blog home Online Review Sites Ask SLS: Is It Better to Get Written or Video Reviews from Your Clients?

Today, we’re tackling the world of client reviews. Whether you’re placing reviews on your website, asking clients to leave you reviews on a third-party site, or setting up a camera and asking them say a few words about what it was like to work with you, you can never go wrong with getting feedback from clients. Not only will it potentially help your marketing efforts, but it also comes in handy if you’re constantly trying to improve the quality of service your law firm is delivering. That said, our question for today is…

Q: Should I ask clients to leave me a written review, or is it better to get them on video talking about my firm?  

A: The short answer is that it depends on what you’re trying to do with the review. If you’re trying to increase the number of reviews you have on Google My Business, you’re going to want your client to leave a review directly on your GMB listing. Google reviews are becoming increasingly prominent in search results, and the more you have, the better off you’ll be – particularly in Google maps and the local pack. On the other hand, if you’re looking to add content to your YouTube channel or social media profiles, video reviews are a great way to engage your audience. People like watching videos, so if finding out more about your firm is something a person genuinely wants, a short video will likely benefit the conversion process.

If you’re seeking out additional reviews to keep pace with your competition, written reviews on Google My Business are your best bet. Not only will they help level the playing field, or give you a leg up, but they’ll also improve your overall local search placement. Remember, while there are a variety of ranking factors that play a role in determining how well a law firm ranks – with number of reviews certainly coming into play – regular activity on your GMB listing is an important one, especially if it means consistently obtaining new reviews.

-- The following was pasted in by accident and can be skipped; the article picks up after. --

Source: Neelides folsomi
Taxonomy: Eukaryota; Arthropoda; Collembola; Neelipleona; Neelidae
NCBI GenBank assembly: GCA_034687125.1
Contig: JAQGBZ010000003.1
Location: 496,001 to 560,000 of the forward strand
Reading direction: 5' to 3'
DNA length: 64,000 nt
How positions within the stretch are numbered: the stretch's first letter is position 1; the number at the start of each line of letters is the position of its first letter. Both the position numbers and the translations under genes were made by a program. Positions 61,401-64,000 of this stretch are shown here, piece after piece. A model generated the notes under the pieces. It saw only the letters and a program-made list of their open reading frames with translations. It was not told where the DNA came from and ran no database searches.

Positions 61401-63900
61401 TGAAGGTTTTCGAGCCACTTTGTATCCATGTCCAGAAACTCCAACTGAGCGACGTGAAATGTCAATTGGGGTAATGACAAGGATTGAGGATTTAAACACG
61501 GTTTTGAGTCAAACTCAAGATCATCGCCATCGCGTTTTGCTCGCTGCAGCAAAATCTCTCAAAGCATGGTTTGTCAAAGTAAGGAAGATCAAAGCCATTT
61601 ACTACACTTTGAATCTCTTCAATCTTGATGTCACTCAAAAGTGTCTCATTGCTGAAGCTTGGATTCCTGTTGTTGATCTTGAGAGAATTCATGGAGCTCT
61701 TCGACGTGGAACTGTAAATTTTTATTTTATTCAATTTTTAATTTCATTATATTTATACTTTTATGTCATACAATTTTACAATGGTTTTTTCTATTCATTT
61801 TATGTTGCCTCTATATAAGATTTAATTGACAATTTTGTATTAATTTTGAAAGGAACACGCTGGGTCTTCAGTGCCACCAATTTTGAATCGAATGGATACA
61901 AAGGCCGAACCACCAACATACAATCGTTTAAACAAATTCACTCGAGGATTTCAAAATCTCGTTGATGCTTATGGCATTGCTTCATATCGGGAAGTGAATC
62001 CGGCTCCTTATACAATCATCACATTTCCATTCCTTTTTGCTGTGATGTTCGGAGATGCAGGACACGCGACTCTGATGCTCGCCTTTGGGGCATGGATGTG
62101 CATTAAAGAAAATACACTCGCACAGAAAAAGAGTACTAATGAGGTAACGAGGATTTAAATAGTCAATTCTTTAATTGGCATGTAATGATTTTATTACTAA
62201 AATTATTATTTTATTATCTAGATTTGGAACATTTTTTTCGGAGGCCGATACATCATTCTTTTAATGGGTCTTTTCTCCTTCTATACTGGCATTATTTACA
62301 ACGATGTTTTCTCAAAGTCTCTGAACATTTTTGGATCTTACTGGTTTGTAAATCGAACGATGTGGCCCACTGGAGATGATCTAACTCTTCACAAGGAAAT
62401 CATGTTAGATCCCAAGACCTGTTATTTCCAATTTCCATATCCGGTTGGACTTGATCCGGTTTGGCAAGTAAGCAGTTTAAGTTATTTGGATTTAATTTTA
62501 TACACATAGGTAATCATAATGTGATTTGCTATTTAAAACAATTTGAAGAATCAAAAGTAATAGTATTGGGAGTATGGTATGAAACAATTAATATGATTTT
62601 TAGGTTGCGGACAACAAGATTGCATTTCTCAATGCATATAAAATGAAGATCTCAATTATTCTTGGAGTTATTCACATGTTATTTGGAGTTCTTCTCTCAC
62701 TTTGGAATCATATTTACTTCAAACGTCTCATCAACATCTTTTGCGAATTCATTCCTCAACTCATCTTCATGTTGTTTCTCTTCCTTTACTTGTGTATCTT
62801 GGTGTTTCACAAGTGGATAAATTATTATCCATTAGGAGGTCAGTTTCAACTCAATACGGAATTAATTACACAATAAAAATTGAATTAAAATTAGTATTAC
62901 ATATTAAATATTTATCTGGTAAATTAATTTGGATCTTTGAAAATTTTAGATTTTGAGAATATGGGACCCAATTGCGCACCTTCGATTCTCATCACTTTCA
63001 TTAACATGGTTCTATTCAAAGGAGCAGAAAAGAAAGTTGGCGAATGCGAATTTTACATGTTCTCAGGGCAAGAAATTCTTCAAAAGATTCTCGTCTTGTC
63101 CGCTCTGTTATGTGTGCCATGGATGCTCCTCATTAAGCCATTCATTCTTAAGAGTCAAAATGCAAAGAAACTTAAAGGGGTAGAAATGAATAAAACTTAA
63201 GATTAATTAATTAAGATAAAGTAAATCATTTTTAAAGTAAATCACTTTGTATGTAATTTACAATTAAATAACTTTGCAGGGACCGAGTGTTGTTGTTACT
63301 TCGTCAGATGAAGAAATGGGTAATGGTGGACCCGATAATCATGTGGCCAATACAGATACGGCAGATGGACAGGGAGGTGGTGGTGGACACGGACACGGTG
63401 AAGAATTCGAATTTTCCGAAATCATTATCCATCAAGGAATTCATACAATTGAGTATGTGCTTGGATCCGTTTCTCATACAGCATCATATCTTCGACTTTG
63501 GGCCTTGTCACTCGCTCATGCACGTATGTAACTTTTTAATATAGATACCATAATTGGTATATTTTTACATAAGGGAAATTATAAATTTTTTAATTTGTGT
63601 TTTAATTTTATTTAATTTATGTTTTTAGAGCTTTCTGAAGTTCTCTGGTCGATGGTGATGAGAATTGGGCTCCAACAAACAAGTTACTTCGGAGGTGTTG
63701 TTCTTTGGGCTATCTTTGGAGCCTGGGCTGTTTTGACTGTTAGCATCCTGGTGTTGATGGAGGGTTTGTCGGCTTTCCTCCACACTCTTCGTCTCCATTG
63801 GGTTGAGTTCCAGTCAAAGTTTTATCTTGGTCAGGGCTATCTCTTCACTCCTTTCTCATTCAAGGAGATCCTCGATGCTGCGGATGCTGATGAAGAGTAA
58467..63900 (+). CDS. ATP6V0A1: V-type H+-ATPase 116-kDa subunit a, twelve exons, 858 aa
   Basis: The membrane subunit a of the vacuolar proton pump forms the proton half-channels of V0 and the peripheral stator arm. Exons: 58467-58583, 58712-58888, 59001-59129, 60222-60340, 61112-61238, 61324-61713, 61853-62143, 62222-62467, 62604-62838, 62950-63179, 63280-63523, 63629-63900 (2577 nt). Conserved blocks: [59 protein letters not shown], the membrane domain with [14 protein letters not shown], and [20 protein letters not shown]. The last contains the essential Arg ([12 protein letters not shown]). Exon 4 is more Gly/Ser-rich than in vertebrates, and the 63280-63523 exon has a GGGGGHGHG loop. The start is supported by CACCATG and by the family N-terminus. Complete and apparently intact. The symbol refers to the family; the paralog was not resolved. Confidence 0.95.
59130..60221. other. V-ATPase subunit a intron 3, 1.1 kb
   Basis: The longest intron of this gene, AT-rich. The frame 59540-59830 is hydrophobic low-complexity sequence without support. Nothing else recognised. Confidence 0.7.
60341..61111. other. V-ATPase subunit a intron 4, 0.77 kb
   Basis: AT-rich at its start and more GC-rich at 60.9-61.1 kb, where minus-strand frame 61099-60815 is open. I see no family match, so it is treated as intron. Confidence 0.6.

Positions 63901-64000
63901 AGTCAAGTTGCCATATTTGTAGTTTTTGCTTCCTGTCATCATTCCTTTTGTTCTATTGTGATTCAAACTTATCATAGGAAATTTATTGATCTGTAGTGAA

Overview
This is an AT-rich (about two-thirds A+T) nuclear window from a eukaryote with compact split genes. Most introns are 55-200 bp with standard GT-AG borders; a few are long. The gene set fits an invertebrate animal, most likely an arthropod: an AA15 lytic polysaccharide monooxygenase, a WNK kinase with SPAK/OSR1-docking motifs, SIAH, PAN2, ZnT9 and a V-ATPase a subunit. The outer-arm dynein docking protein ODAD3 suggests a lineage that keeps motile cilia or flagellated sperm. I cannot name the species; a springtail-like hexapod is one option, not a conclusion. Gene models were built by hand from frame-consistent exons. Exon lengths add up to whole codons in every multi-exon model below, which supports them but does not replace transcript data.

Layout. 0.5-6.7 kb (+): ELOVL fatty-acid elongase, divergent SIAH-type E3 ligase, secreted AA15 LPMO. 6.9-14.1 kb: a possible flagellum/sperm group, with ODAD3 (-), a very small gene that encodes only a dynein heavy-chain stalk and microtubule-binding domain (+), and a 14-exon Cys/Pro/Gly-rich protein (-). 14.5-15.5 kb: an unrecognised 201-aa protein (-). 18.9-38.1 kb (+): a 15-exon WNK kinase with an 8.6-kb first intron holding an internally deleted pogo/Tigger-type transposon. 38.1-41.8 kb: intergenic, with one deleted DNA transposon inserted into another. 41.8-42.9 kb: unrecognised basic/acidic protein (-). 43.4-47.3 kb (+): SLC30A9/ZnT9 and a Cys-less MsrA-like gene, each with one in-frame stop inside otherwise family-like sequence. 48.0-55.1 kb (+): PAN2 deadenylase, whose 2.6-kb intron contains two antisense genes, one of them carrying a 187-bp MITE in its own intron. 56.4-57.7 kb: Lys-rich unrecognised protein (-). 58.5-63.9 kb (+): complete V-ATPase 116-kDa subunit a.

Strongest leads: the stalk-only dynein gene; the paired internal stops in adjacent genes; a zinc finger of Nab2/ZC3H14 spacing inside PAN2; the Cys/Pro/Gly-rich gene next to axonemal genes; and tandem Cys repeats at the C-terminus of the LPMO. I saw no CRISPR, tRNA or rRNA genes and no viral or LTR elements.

Important Types of Client Reviews

While client feedback is always a good thing and can be instrumental in improving your customer service approach, it’s important to remember that the various ways you acquire reviews all have a unique impact on the way you market your firm. Let’s break down some popular types of reviews and what they mean to the people who visit your website:

Handwritten Reviews

Nothing is more personal than a handwritten note from a satisfied client. From a conversion standpoint, they’re helpful not only because they speak positively of your law firm, but also because they add a personalized touch that some people may relate to. Sharing images of handwritten reviews can lead to additional engagement on social media profiles as well. From a digital marketing perspective, however, this approach does little for your search rankings. To make the most of these notes, we recommend that you scan them and add them to your website as images. You can then add descriptive alt tags (and maybe transcribe them if the writing isn’t very legible).

Electronic Reviews (Solicited for Your Own Website)